US EPA has proposed adding 12 entries to the list of chemicals subject to Toxic Release Inventory (TRI) reporting requirements under the Emergency Planning and Community Right-to-Know Act (EPCRA).
Section 313 of EPCRA requires facilities that manufacture, import, process, or use certain chemicals to report annually to EPA about their activities if they exceed regulatory thresholds.
The 12 chemicals proposed for addition to the EPCRA TRI reporting list
are listed below. EPA has determined that the produce and use levels for each of these chemicals "would result in TRI reports being filed."
*1,3,4,6,7,8-Hexahydro-4,6,6,7,8,8- hexamethylcyclopenta[g]-2- benzopyran
Read the proposed rule in the Federal Register (October 18, 2021)
|Nitrilotriacetic acid trisodium salt
EPCRA TRI Reporting Thresholds
chemicals on the EPCRA 313 TRI reporting list are assigned reporting thresholds as follows:
- 25,000 pounds for chemicals manufactured (including imported) or processed; and
- 10,000 pounds for chemicals “otherwise used.”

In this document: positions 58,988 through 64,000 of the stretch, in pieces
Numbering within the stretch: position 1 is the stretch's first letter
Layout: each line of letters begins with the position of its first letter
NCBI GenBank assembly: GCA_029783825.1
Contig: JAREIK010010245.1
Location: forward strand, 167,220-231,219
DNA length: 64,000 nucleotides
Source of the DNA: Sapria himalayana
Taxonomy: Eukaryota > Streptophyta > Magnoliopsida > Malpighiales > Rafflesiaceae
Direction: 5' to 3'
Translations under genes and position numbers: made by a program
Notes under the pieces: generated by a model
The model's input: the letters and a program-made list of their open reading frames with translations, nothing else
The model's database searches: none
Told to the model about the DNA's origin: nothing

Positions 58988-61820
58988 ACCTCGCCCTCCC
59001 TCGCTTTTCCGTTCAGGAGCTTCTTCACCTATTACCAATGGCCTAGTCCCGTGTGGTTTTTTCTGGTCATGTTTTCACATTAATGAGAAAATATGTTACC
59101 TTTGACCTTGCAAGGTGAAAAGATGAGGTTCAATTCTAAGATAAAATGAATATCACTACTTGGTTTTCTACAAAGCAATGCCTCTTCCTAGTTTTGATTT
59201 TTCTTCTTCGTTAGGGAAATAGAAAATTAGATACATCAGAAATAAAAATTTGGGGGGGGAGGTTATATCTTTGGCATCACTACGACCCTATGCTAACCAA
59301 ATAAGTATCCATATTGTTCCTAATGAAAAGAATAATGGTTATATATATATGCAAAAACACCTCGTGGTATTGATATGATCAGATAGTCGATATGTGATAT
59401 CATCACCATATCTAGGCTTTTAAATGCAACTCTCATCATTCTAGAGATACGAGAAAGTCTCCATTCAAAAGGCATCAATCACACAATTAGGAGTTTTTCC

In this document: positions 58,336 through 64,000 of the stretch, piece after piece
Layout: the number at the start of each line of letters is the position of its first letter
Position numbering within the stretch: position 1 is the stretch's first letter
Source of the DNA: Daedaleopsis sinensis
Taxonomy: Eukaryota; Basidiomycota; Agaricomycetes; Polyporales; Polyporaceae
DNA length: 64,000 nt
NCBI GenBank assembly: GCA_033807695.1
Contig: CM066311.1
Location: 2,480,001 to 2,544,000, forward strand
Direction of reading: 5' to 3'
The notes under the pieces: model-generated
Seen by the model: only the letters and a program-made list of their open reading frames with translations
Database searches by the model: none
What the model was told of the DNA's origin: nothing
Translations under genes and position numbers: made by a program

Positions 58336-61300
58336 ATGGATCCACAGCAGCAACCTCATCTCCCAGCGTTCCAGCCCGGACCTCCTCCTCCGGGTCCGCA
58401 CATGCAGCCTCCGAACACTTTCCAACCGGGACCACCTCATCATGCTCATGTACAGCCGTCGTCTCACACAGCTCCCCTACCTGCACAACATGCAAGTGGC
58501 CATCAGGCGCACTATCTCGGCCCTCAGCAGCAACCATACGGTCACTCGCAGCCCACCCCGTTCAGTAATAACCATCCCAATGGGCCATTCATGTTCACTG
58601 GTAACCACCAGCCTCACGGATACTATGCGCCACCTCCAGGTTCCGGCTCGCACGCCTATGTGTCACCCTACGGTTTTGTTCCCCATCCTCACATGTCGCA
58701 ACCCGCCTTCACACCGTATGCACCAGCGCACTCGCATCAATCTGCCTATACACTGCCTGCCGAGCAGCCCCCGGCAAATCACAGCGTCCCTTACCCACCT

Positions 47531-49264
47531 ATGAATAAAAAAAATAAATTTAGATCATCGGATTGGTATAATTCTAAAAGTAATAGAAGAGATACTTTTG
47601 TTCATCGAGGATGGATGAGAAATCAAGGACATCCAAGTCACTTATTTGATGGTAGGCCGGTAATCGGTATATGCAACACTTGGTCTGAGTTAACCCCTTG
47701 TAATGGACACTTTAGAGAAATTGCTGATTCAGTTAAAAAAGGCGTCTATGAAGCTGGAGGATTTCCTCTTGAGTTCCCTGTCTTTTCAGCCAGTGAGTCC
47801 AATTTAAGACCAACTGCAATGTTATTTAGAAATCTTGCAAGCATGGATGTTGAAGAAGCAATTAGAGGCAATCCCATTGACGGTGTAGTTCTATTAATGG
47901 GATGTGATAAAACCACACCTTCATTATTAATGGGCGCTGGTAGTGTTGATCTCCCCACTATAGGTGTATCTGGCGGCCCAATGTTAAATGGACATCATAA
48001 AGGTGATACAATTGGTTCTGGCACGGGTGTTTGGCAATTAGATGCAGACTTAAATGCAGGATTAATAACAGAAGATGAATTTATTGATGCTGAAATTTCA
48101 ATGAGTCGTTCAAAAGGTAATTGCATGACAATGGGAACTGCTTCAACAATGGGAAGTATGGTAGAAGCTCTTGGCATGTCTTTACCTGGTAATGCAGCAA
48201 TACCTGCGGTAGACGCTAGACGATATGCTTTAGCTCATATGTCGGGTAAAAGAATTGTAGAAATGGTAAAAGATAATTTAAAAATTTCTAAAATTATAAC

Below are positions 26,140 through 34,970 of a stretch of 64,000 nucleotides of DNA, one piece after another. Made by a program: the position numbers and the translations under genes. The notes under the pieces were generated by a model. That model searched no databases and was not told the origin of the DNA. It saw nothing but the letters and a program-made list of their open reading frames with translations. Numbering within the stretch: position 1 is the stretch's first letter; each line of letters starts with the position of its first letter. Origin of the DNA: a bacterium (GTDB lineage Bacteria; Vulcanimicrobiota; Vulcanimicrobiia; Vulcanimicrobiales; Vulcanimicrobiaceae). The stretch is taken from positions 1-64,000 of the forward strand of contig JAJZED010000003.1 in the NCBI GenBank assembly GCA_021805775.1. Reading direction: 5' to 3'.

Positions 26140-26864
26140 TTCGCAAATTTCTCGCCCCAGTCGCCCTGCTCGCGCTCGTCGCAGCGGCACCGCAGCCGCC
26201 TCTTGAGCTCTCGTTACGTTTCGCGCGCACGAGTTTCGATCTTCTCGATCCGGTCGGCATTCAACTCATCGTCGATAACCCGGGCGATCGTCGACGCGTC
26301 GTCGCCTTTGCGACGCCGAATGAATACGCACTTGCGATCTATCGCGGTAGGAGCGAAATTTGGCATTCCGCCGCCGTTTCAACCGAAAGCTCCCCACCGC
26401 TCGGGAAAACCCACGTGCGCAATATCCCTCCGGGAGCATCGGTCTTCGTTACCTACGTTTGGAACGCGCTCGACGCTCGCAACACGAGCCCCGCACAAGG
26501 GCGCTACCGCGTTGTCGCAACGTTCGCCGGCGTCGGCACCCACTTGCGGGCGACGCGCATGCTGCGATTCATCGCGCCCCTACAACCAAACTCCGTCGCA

(40 CFR 372.25(a) and (b))
HHCB and Chemicals of Special Concern
EPA assigns significantly lower reporting thresholds for some chemicals of special concern
In the proposed rule EPA singles out one of the twelve chemicals, HHCB, as a potential chemical of special concern. Citing evidence that suggests HHCB is a persistent, bioaccumulative, and toxic (PBT) chemical, EPA has proposed a reporting threshold of 100 pounds for this chemical.
Why These 12 Chemicals?
EPA's proposal to add these 12 chemicals to the EPCRA TRI reporting list comes in response to a petition submitted in 2014. The petition asked EPA to add twenty-five chemicals to the TRI list.
EPA gives their reasoning for adding each chemical, and for not adding other chemicals, in the text of the proposed rule, linked above. EPCRA authorizes EPA to add to the list of chemicals for which reporting is required under EPCRA section 313. In 2020, EPA added 172 PFAS chemicals to the TRI reporting list.
EPA Superfund and Right-to-Know Training
Many facilities that manufacture, process, and use hazardous chemicals must comply with detailed requirements for chemical inventory reporting, release reporting, and emergency preparedness.
The Superfund and Right-to-Know Act Regulations
online course guides EHS professionals through the complex planning and reporting responsibilities in the Emergency Planning and Community Right-to-Know Act (EPCRA) and the Comprehensive Environmental Response, Compensation, and Liability Act (CERCLA).